Chile Colorado is a rich, hearty dish that can be made with beef, pork or even chicken. I like to make mine with lean, mild-tasting pork that soaks up the flavor of dried red chiles that have been reconstituted.
Although this recipe requires about 2 hours of cooking time, most of that is unattended, while the Chile Colorado is simmering away on the stove.
- 8-10 dried New Mexico or California red chiles, stemmed and de-seeded as much as possible
- 3 cloves garlic
- 1 medium onion, chopped
- 1 tsp. dried oregano
- 1 tsp. ground cumin
- 1/2 tsp. cinnamon
- 2 Tbs. lard or vegetable oil
- 1 1/2 lbs. boneless pork, cut into 1-inch cubes (or substitute beef chuck or even boneless chicken)
- 1/2 tsp. salt
- First, we’ll make the chile base for the chile Colorado. Begin by tearing the chiles into pieces and shaking out as many seeds as you can. Toast the chile pieces in batches on a hot griddle, pressing down with a spatula for a few seconds on each side, until the chiles smoke slightly and get a bit darker in color.
- While you’re searing the chiles, bring a pot of water (at least 2 cups) to boil. Remove the water from the heat and submerge the chile pieces in the water to soften. Cover the chiles with a small plate to help keep them submerged in the water. Allow the chiles to soak for 30 minutes. When finished, reserve 1 cup of the water from the soaked chiles.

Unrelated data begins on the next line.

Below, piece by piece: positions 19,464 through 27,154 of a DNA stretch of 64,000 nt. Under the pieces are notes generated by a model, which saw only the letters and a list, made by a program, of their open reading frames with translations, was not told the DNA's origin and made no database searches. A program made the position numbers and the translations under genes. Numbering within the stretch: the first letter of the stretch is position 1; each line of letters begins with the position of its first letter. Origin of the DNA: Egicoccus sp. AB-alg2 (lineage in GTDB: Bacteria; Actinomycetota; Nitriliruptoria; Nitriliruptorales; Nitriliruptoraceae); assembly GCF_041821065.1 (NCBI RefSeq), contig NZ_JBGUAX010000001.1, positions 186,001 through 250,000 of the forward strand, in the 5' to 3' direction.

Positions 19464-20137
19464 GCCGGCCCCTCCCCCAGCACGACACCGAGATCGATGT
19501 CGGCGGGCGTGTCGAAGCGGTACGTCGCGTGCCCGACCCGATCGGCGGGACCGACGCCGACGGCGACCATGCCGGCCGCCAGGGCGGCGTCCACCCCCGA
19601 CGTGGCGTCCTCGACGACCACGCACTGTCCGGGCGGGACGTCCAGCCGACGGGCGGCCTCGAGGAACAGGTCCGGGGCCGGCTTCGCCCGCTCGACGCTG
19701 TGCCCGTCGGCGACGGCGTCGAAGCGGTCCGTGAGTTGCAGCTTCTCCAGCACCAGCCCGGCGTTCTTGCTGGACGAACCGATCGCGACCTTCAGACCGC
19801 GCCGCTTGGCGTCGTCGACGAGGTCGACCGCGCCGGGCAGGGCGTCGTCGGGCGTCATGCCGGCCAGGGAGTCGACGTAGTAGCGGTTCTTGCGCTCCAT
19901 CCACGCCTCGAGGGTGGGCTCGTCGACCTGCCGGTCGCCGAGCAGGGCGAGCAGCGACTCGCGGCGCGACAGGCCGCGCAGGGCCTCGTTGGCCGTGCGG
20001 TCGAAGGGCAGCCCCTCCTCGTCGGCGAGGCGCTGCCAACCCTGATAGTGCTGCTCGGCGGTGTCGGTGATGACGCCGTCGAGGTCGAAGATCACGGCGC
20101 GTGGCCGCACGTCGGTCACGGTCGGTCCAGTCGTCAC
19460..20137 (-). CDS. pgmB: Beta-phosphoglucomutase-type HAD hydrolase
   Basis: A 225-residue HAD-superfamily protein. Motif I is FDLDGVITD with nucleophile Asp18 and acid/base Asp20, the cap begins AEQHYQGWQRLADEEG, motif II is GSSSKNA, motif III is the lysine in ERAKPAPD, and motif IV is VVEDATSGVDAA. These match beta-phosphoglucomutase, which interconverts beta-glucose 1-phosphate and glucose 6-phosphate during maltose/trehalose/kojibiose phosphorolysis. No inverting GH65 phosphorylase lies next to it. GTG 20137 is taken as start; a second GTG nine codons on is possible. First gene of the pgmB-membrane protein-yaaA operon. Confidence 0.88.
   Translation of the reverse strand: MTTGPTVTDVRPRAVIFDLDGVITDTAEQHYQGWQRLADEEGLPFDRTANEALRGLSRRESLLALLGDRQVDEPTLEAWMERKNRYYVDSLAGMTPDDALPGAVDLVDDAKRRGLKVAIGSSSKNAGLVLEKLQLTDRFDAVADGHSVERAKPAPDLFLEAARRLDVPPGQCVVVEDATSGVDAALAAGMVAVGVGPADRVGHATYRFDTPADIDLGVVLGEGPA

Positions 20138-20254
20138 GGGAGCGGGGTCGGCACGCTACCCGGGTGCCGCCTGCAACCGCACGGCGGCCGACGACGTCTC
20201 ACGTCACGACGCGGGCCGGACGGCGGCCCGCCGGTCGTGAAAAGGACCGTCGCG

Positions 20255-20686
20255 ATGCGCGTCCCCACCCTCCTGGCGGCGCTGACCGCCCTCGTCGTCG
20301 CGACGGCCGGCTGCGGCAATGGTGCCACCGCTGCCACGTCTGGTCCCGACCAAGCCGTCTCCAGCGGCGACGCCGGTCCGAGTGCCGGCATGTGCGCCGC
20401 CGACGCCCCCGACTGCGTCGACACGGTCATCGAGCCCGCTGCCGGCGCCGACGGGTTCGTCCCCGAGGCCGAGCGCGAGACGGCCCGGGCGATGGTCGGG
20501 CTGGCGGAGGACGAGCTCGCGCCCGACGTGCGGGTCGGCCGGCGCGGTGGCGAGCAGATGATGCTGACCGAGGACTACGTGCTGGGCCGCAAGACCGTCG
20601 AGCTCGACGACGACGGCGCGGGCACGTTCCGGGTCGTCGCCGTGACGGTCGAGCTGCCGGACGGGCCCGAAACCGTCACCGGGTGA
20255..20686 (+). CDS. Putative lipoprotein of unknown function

- Transfer the chiles to a blender, along with the garlic, onion, oregano, cumin, cinnamon, and 1 cup of the reserved chile water. Puree the chile mixture in the blender until smooth, with no chile chunks left. If necessary, add a little more water if the mixture is too thick and won’t blend.
- Using a medium-mesh sieve, strain the chile mixture into a bowl. Use a spatula or the back of a large spoon to push the chile mixture through the sieve.
- Heat the lard or vegetable oil in a large skillet over medium-high heat. Dry the pork on paper towels to remove any moisture and fry in a single layer until well-browned, about 9-10 minutes, scraping the pan frequently.
- Next, turn the heat down to medium and add the chile puree in the bowl to the pan with the pork. Cook for 4-5 minutes, stirring and scraping frequently, until the mixture turns a little darker in color and thickens some.
- Stir in the salt and 2 cups of water. Bring to a boil then reduce to medium-low. Allow the chile Colorado to simmer, partially covered and stirring occasionally, for 1 hour or longer, until the sauce thickens to the consistency of cream. If the sauce gets too thick, just add a little more water.
- Serve with warm tortillas and sides like Mexican rice or fideo.
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Originally trained as an anthropologist, Ted Scheffler is a seasoned food, wine & travel writer based in Utah. He loves cooking, skiing, and spends an inordinate amount of time tending to his ever-growing herd of guitars and amplifiers.